Virgin Hickman remains fully operational with all teams working from home
On January 26, 2016, the Calgary Flames hosted the Nashville Predators in a regular season game. Midway in the second period, the Flames’ veteran blueliner Dennis Wideman took an awkward hit in the corner and his head spun into the glass. Shaken up, he immediately skated towards his bench as the play continued down the ice. As he approached his bench, a linesman skated backwards into Wideman’s path. Wideman reacted with a swift two-handed shove to the linesman’s back. The unsuspecting linesman crumpled headfirst towards the boards. It was a shocking case of abuse of an on-ice official. Watch the replay and come to your own conclusions.
There was an uproar in the hockey world. Wideman pleaded that the hit was accidental. He maintained it was not an intentional hit because, in the moments beforehand, he suffered a concussion himself. Wideman was suspended for a staggering 19 games without pay. He challenged his suspension at an arbitration and had his sentence reduced to ten games. Wideman returned to finish that season and has since played out one more. And all this time, that linesman never returned to work. And so a $10 million lawsuit arose.
Last month, linesman Don Henderson started his lawsuit in the Alberta Court of Queen’s Bench. He is suing Dennis Wideman and the Calgary Flames. His alleged injuries are numerous and include a concussion.
As any civil case of personal injury, this boils down to two questions. First, did Wideman’s actions qualify as a legal wrongdoing such as negligence? A negligent action has various elements that need to be proven. That’s why the lawyers on both sides will be searching for evidence relating to those elements. They might try to obtain witness statements taken by the NHL or the NHLPA (players’ union). They’ll get the video footage of the game itself from as many camera angles as possible. They could compile Wideman’s interviews and public statements about the hit. They could reach out to anyone who witnessed the event such as players, trainers, coaches, and officials.
Unlike the typical personal injury case, we have a high profile athlete, a televised event, and a strange set of circumstances leading up to the incident itself. Does Wideman’s concussion excuse him from negligence? That argument draws parallels with another defence. It’s similar to when the courts decline to blame a driver who loses consciousness due to an unknown medical condition and in turn causes an accident. Similarly, Wideman might argue that he didn’t know what he was doing because he was so woozy. The fact that Wideman suffered a concussion himself may have helped reduce his suspension by garnering him sympathy. But whether it amounts to a successful defence on alleged negligence in a civil court is a different matter. This “concussion defence” seems a bit of a stretch but the medical evidence of Wideman in the minutes after his own hit will be key.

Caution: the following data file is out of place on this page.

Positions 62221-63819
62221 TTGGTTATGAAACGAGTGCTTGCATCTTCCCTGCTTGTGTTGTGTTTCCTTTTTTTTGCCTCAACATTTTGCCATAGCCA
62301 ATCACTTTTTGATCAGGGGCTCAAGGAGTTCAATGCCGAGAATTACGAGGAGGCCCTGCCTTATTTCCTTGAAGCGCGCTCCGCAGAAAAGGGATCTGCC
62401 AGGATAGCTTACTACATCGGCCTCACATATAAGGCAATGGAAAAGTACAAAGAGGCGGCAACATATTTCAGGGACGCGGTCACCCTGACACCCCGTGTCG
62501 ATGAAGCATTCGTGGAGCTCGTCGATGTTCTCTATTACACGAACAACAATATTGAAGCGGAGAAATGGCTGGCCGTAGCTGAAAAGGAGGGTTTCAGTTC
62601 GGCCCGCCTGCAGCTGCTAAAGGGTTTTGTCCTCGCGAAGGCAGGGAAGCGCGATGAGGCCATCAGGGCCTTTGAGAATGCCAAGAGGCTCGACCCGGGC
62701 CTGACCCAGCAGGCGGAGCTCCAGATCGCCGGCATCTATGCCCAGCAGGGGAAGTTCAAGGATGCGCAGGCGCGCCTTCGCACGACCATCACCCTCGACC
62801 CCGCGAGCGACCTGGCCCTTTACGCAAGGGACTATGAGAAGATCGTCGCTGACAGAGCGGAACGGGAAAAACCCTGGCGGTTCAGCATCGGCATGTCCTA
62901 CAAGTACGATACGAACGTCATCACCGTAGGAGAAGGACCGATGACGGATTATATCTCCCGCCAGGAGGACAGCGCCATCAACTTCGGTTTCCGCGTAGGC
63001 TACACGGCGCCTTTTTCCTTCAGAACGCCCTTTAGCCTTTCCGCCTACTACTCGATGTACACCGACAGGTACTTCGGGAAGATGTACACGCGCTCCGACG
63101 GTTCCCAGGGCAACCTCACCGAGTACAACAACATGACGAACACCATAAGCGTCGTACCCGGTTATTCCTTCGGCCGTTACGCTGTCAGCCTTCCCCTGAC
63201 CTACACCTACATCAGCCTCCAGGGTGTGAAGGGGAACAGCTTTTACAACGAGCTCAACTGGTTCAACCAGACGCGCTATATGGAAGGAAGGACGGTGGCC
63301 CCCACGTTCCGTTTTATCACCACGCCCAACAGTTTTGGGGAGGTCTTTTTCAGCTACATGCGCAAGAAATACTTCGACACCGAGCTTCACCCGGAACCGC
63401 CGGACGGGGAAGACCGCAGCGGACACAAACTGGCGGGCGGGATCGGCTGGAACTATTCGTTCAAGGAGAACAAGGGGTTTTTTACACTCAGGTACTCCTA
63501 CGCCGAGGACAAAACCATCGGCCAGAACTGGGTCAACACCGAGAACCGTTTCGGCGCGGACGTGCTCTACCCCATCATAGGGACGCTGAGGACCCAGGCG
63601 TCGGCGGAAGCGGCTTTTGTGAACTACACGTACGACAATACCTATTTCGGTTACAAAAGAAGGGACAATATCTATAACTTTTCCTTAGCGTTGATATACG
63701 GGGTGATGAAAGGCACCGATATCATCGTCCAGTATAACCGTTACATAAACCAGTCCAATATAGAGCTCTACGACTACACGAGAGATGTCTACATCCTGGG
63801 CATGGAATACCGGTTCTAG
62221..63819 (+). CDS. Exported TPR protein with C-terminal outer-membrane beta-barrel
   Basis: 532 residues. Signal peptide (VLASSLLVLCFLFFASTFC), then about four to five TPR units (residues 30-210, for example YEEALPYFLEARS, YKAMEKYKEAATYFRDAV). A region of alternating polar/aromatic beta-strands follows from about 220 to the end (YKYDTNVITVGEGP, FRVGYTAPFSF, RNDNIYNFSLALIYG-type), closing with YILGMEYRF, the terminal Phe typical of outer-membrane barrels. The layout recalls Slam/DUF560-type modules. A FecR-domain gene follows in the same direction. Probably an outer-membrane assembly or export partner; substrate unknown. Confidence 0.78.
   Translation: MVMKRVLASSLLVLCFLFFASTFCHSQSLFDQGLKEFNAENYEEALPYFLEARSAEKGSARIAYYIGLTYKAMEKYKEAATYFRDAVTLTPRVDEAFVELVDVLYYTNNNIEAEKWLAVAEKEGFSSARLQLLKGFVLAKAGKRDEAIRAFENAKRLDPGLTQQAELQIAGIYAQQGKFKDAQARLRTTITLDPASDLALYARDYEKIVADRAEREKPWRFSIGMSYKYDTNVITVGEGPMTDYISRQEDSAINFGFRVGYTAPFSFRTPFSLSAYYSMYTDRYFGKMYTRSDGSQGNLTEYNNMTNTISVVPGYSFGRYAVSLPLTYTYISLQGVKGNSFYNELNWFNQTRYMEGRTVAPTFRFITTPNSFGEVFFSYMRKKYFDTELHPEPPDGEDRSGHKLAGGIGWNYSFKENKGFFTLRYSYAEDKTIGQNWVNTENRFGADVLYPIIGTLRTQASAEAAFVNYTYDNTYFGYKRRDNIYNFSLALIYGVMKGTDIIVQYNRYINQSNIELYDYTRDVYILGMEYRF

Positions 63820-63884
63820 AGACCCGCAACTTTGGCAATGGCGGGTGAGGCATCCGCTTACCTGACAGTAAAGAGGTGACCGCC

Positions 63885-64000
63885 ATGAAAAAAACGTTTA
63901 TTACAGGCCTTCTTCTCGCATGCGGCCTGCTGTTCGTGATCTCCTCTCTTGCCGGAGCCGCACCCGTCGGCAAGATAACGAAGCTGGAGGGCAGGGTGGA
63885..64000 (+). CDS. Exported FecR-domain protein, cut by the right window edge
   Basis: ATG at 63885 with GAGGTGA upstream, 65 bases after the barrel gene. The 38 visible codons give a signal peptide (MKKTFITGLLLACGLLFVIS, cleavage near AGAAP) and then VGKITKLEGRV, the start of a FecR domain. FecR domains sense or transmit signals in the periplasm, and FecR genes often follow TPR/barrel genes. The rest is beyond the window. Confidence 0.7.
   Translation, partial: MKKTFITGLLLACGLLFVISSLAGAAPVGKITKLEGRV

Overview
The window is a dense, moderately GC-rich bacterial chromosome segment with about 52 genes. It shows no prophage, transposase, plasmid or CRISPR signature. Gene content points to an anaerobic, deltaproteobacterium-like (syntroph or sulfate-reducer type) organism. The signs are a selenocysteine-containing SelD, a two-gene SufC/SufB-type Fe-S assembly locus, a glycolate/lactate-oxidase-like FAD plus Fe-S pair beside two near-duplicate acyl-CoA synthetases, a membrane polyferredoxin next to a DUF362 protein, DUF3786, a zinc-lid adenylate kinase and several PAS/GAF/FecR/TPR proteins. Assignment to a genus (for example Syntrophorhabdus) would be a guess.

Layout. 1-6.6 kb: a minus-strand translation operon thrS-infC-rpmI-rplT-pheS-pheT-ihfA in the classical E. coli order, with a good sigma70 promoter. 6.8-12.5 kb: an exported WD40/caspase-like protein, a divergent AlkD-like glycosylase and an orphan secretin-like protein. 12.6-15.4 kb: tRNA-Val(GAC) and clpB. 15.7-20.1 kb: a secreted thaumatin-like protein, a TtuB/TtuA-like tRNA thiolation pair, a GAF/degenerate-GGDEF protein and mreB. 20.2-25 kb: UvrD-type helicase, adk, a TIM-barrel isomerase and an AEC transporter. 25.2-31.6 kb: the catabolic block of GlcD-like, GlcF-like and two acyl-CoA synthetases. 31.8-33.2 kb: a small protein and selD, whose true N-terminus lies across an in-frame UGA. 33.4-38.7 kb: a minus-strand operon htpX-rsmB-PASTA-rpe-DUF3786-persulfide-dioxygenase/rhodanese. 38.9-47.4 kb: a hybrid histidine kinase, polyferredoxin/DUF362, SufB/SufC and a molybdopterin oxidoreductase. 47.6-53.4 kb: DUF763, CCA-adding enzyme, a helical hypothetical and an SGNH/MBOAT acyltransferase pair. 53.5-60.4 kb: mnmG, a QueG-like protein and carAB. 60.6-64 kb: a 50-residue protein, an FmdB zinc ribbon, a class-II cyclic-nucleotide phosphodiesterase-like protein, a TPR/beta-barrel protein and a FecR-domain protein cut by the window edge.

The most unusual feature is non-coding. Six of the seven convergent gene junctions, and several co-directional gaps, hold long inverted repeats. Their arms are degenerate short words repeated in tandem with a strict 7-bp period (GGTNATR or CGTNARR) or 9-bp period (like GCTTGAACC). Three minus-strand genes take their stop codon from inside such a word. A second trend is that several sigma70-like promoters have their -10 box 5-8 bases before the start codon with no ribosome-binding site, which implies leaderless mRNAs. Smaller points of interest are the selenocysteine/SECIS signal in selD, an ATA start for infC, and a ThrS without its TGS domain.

Let’s say that this “concussion defence” fails and that there is enough evidence to find Wideman negligent. If so, we need to consider the second question of a personal injury case – what are the damages owing to Henderson? Damages are awarded in various ways such as for pain and suffering, past and future income loss, lost expenses, and future medical care. His medical condition will be scrutinized. Medical records will be combed over and Henderson may be examined by doctors hired by the lawyers. The two sides may argue the cause and severity of Henderson’s injuries. They could also argue over his likelihood of recovery.
In Henderson’s statement of claim, he alleges over $10 million of damages. The bulk of this is for the income loss that he, as a veteran NHL linesman, could have earned had he not been injured. On this issue, the lawyers will need evidence to paint a picture as to what work Henderson would have done if he hadn’t suffered his injuries. Was his job stable? Was he good at his job? Would he have been promoted? When would he have retired? And what is Henderson capable of doing with his injuries?
Ultimately, this case is headed towards one of two results. Either the parties will agree in an out-of-court settlement or they will go to a trial. From now until then, both sides will investigate to learn their case’s strengths and weaknesses. At some point, there will likely be negotiations based on those investigations. Just like the last high profile lawsuit involving NHLers – Steve Moore v. Todd Bertuzzi – there will be a tremendous pressure to resolve this quietly and out of the public eye. That pressure will only ratchet up as the case gets closer to trial.
Note: the author is not involved in this ongoing case. The author’s opinions are not based on firsthand knowledge of the lawsuit or its parties.